WHAT will an increase of 1 degree Celsius in global temperatures mean for the Philippines?
In an exclusive interview, environmental advocate and former US vice president Al Gore gave a bird’s eye view of the projected impact in the Philippines should temperatures continue to rise despite the 2-degree limit in carbon emissions set by the Paris Climate Accord in December 2015.
At least 13.6 million Filipinos living in coastal areas may have to relocate to higher ground due to the accelerating rise in sea levels brought by climate change.
“Sea level in the Philippines is projected to rise two to three times faster than the global average,”
Gore said, adding this exacerbates the country’s vulnerability to natural disasters.
Mincing no words, Gore declared that 50 percent of all living species on the planet, including endemic birds in the Philippines, would be lost in a century “if we don’t arrest this dangerous trend.”
He was referring to the warming of the planet through the continued use of carbon dioxide (CO2), the chief contributor to greenhouse gases, that traps excess heat in the atmosphere which, in turn, triggers global warming.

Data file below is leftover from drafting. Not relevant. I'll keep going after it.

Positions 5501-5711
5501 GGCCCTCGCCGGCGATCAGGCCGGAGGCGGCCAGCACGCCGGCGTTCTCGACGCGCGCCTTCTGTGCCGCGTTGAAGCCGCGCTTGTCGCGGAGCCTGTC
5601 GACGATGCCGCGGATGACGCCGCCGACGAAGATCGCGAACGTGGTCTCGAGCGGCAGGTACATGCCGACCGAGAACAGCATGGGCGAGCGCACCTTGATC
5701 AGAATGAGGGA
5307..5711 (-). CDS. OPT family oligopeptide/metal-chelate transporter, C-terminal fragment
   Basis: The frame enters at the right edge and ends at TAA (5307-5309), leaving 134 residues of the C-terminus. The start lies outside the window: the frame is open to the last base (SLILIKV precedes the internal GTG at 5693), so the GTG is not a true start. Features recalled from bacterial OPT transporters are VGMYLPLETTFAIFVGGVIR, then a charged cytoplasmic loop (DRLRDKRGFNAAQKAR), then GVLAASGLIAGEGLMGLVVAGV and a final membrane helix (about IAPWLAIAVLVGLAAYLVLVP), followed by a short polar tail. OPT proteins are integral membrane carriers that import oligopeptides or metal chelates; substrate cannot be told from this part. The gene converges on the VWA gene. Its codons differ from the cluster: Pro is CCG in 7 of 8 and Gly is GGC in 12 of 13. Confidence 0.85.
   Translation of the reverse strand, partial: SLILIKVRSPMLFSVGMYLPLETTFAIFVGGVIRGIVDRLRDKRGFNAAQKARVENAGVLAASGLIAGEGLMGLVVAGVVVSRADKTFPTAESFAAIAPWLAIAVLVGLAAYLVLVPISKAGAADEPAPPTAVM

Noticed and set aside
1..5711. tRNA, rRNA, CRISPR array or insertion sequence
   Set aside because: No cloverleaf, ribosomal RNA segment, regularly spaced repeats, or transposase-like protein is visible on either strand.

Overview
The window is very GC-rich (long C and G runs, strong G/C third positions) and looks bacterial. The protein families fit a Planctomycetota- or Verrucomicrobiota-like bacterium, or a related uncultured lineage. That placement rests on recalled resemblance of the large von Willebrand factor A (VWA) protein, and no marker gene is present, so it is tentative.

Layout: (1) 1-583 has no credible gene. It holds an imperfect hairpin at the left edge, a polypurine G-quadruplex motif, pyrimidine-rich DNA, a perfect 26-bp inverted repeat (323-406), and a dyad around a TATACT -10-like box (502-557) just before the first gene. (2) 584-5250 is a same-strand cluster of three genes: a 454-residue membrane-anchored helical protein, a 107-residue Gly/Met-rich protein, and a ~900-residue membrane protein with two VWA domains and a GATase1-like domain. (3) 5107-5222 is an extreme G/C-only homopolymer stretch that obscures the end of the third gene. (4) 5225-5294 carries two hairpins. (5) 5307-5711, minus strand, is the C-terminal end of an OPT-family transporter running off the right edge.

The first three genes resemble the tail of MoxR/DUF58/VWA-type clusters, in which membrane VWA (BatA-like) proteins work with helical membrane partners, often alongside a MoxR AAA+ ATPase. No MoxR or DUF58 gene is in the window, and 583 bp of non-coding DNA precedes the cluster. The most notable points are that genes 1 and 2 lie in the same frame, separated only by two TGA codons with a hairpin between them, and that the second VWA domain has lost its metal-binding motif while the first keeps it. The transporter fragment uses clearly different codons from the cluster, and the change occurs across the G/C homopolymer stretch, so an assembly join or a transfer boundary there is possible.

“We are already reaching extremes that really should set off alarm bells,”
Gore cited the spread of the Zika virus as the latest of many relatively new microbial threats spawned by extraordinary heating of the planet.
“That should give us pause because the relationship with humanity and the disease-carrying microbe is mediated by climate. We have the upper hand when the nights are cooler, and of course immunities are different in tropics, subtropics (regions),”
Gore made a lengthy presentation on the extreme weather events brought by climate change in different parts of the world, particularly in developing nations.
The three-day workshop was attended by at least 700 climate activists all over Asia.
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